From the December 2001 Idaho Observer:

New Mexico resolves Leas custody case

ROSWELL, New Mexico -- A judge here finally put an end to the nightmare that Fred Leas has lived since February, 1993. That was when Idaho courts, cops and child protective services personnel began insisting that his two little girls remain in the violent, sexually and emotionally perverse, drug and alcohol abusive home of their mother and step father. Leas, 51, was awarded custody of his daughters Audrey, 13 and Heather, 12 earlier this month.

“I am glad that New Mexico finally recognized that forcing my girls to live with their mother is not right,” said Leas.

Leas has been in court over 140 times and 14 judges have been recused from the case.

The Idaho Observer began covering the Leas child custody case in November, 1998. The evidence suggested then that the whole problem began when Leas' ex-wife Ruth and her new husband Paul Mohr wanted Leas out of the way and began a campaign to have him sent to prison. Mohr, a convicted sex criminal and a known drug dealer, went so far as to sodomize a woman named Christine Elder and convinced her to file a police report alleging that Leas forcibly raped her at gunpoint.

This case against Leas was dismissed after it was discovered to be based upon a false police report.

The Mohrs filed other false police reports as well. Though they were obviously false, Latah County Prosecutor Bill Thompson refused to prosecute the Mohrs for filing them. We have discovered that Thompson is most likely protecting an underworld relationship he had with Mohr.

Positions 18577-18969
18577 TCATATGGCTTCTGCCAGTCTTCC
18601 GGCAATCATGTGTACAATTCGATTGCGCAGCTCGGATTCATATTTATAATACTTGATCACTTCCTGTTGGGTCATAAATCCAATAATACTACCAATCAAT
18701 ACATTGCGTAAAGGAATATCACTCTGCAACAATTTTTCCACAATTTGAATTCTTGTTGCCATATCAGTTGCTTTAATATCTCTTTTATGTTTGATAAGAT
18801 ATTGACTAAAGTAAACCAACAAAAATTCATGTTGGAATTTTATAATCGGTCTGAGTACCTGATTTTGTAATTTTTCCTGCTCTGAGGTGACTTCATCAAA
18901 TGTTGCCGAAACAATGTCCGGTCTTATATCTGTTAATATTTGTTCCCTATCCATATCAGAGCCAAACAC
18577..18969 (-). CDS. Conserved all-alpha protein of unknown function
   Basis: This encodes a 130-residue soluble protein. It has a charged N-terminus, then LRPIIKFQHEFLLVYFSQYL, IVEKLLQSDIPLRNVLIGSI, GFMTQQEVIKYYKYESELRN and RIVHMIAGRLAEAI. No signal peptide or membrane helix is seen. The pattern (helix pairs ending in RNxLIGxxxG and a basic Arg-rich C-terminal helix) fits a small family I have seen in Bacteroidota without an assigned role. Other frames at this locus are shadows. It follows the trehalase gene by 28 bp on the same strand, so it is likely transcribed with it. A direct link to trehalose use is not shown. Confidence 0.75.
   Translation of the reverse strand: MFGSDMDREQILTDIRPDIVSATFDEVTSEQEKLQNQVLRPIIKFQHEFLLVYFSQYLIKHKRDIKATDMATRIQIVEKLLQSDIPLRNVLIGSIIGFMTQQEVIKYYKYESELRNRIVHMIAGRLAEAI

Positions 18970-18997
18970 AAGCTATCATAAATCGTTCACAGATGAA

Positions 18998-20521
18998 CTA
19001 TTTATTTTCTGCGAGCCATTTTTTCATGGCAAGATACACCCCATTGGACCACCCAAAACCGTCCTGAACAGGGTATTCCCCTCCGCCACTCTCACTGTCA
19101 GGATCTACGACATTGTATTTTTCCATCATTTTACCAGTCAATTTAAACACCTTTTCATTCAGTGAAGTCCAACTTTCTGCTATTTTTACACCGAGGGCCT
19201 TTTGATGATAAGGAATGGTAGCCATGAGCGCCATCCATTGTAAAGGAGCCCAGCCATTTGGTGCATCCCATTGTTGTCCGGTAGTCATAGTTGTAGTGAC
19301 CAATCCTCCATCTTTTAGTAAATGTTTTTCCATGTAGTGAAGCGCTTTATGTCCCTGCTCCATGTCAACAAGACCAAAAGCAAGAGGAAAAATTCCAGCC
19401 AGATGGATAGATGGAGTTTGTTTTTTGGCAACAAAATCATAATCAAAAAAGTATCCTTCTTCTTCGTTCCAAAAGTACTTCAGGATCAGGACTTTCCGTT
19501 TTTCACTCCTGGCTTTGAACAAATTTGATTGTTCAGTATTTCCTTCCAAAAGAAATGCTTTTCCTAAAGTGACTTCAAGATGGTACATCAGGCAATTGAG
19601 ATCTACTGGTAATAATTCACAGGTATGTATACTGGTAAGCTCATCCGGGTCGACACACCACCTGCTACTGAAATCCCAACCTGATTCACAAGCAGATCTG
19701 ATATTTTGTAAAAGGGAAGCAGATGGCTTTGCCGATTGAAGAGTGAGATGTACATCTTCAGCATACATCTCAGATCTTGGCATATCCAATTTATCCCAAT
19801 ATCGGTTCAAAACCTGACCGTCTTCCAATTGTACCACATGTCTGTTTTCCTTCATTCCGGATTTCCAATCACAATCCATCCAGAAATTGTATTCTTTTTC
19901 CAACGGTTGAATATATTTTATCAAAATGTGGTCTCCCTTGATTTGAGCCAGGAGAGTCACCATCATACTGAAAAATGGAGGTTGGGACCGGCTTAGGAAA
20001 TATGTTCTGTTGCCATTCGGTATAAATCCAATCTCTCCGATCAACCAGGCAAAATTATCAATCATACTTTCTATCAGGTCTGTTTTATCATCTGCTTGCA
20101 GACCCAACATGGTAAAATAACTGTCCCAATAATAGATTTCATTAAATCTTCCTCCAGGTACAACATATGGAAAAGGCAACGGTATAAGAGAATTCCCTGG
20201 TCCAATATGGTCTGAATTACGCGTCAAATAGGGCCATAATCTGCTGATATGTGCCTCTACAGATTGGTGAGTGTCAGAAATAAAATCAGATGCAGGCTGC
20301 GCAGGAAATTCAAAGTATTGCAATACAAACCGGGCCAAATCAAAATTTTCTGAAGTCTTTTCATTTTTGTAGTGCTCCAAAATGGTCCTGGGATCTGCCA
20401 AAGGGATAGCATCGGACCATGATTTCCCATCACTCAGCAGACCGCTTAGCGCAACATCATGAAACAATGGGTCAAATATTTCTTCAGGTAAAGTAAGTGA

Leas had evidence that his girls were being sexually and emotionally abused by their stepfather. The state would not listen so Leas rescued his girls in 1996 and hid them in South Dakota until he was arrested and prosecuted by Thompson for custodial interference.

In violation of a court order, the Mohrs moved the girls with them to Roswell. Thompson refused to prosecute them for custodial interference.

The Idaho Legal Aid Clinic from the U of I Law School has been representing the Mohrs at public expense even when they lived in New Mexico.

Last spring, the girls were forced by Idaho courts to return to their mother after hiding out with their father for several months. A child protective services caseworker in Roswell then determined that Paul Mohr was indeed subjecting the girls to sexual abuse.

Against the will of Idaho, a state that has forced the Leas girls to grow up in this bureaucratic nightmare, New Mexico saw fit to award custody of the two girls to Leas.

Leas now hopes to prosecute civil remedies that will expose the corrupt cast of players who participated in this travesty.

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